Contributions are important!

Contributions are important, and patches especially help. Patches from your users are what make something a community project as opposed to two separate camps of consumers and producers. It’s about time we singled out some of those contributors!

Vasyl Kaigorodov

Vasyl is a great hacker who first fixed the broken networking in OMV. Before his work merged, it was not possible to run two different OMV environments at the same time. Now networking makes a lot more sense. Unfortunately the GitHub contributors graph doesn’t acknowledge his work because he doesn’t have a GitHub account. Shame on them!

Randy Barlow (bowlofeggs)

Randy came up with the idea for “mainstream mode“, and while his initial proof of concept didn’t quite work, the idea was good. His time budget didn’t afford the project this new feature, but he has sent in some other patches including some, tweaks used by the Pulp Vagrantfile. He’s got a patch or two pending on his TODO list which we’re looking forward to, as he finishes the work to port Pulp to OMV.

Scott Collier

Scott is a great model user. He gets very enthusiastic, he’s great at testing things out and complaining if they don’t behave as he’d like, and if you’re lucky, you can brow beat him to write a quick patch or two. He actually has three commits in the project so far, which would show up correctly above if he had set his git user variables correctly 😉 Thanks for spending the time to deal with OMV when there was a lot more cruft, and fewer features. I look forward to your next patch!

Milan Zink

Milan is a ruby expert who fixed the ruby xdg bugs we had in an earlier version of the project. Because of his work new users don’t even realize that there was ever an issue!

Christoph Görn

Christoph has been an invaluable promoter and dedicated user of the project. His work pushing OMV to the limit has generated real world requirements and feature requests, which have made the project useful for real users! It’s been hard to say no when he opens an issue ticket, but I’ve been able to force him to write a patch or two as well.

Russell Tweed

Russell is a new OMV user who jumped right into the code and sent in a patch for adding an arbitrary number of disks to OMV machines. As a first time contributor, I thank him for his patch and for withstanding the number of reviews it had to go through. It’s finally merged, even though we might have let one bug (now fixed) slip in too. I particularly like his patch, because I actually wrote the initial patch to add extra disks support to vagrant-libvirt, and I’m pleased to see it get used one level up!

John Browning

John actually found an edge case in the subscription manager code and after an interesting discussion, patched the issue. More users means more edge cases will fall out! Thanks John!

Flavio Fernandes

Even though Flavio is an OSX user, we’re thankful that he wrote and tested the virtualbox patch for OMV. OMV still needs an installer for OSX + mainstream mode, but once that’s done, we know the rest will work great!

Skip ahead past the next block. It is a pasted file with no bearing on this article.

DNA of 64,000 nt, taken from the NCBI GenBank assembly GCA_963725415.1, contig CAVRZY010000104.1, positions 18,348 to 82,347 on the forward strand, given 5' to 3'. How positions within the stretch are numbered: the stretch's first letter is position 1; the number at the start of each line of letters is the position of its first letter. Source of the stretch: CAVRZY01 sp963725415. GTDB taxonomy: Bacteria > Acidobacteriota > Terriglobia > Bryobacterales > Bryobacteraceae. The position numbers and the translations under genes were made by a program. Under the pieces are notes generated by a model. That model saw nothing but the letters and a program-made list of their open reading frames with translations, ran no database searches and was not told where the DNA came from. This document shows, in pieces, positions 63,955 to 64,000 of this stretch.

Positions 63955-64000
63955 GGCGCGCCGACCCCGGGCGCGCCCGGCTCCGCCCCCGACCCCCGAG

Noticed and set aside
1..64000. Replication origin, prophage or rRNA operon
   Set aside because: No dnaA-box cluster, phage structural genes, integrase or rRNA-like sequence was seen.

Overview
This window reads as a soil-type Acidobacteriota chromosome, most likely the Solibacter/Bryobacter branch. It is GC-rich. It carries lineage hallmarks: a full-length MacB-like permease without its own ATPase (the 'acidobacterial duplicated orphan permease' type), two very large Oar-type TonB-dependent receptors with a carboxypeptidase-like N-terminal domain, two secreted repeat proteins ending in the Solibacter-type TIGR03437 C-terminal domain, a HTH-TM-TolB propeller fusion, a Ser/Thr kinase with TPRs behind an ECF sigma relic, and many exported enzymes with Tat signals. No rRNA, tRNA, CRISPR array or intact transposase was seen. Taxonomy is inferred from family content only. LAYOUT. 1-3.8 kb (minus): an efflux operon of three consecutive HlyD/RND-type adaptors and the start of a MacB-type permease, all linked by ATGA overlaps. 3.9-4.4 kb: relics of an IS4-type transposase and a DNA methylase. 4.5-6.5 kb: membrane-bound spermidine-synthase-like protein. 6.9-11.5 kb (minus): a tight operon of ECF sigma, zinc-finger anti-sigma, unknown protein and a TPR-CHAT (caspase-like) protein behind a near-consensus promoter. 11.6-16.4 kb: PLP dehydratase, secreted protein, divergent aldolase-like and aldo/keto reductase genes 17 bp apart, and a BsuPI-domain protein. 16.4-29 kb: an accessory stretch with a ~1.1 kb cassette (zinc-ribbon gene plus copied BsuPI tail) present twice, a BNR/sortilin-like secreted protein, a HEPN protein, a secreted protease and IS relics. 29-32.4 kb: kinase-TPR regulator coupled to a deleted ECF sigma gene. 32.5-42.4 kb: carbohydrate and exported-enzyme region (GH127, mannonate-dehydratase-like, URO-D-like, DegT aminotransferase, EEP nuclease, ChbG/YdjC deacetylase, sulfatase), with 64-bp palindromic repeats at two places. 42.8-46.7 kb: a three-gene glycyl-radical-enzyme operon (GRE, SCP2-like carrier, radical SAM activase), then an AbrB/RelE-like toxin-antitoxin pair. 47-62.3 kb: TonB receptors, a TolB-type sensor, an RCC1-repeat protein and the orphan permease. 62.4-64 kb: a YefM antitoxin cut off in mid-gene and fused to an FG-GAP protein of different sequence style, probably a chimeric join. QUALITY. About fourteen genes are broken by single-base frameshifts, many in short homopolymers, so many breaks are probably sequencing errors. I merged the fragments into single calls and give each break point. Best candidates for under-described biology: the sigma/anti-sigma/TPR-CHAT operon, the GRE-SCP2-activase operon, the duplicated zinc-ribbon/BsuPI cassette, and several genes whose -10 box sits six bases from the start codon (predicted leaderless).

Carsten Clasohm

Carsten actually wrote a lovely patch for a subtle OMV issue that is very hard to reproduce. I was able to merge his patch on the first review, and in fact it looked nicer than how I would have written it!

Nick Coghlan

Nick is actually a python hacker, so getting a ruby contribution proved a bit tricky! Fortunately, he is also a master of words, and helped clean up the documentation a bit. We’d love to get a few more doc patches if you have the time and some love!

Aaron Weitekamp

Even though aweiteka (as we call him) has only added five lines of source (2 of which were comments), he was an early user and tester, and we thank him for his contributions! Hopefully we’ll see him in our commit logs in the future!

Máirín Duffy

Máirín is a talented artist who does great work using free tools. I asked her if she’d be kind enough to make us a logo, and I’ll hopefully be able to show it to you soon!

Everyone else

To everyone else who isn’t in the commit log yet, thank you for using and testing OMV, finding bugs, opening issues and even for your social media love in getting the word out! I hope to get a patch from you soon!

The power of the unknown user

They’re sometimes hard to measure, but a recently introduced bug was reported to me independently by two different (and previously unknown) users very soon after the bug was introduced! I’m sorry for letting the bug in, but I am glad that people picked up on it so quickly! I’d love to have your help in improving our automated test infrastructure!

The AUTHORS file

Every good project needs a “hall of fame” for its contributors. That’s why, starting today there is an AUTHORS file, and if you’re a contributor, we urge you to send a one-line patch with your name, so it can be immortalized in the project forever. We could try to generate this file with git log, but that would remove the prestige behind getting your first and second patches in. If you’re not in the AUTHORS file, and you should be, send me your patch already!

Version 1.0.0

I think it’s time. The project deserves a 1.0.0 release, and I’ve now made it so. Please share and enjoy!

I hope you enjoy this project, and I look forward to receiving your patch.

Happy Hacking!

James

PS: Thanks to Brian Bouterse for encouraging me to focus on community, and for inspiring me to write this post!

by on August 4, 2015

Gluster Community Packages

The Gluster Community currently provides GlusterFS packages for the following distributions:

                            3.5 3.6 3.7
Fedora 21                    ¹   ×   ×
Fedora 22                    ×   ¹   ×
Fedora 23                    ×   ×   ¹
Fedora 24                    ×   ×   ¹
RHEL/CentOS 5                ×   ×
RHEL/CentOS 6                ×   ×   ×
RHEL/CentOS 7                ×   ×   ×
Ubuntu 12.04 LTS (precise)   ×   ×
Ubuntu 14.04 LTS (trusty)    ×   ×   ×
Ubuntu 15.04 (vivid)             ×   ×
Ubuntu 15.10 (wily)
Debian 7 (wheezy)            ×   ×
Debian 8 (jessie)            ×   ×   ×
Debian 9 (squeeze)           ×   ×   ×
SLES 11                      ×   ×
SLES 12                          ×   ×
OpenSuSE 13                  ×   ×   ×
RHELSA 7                             ×

(Packages are also available in NetBSD and maybe FreeBSD.)

Most packages are available from download.gluster.org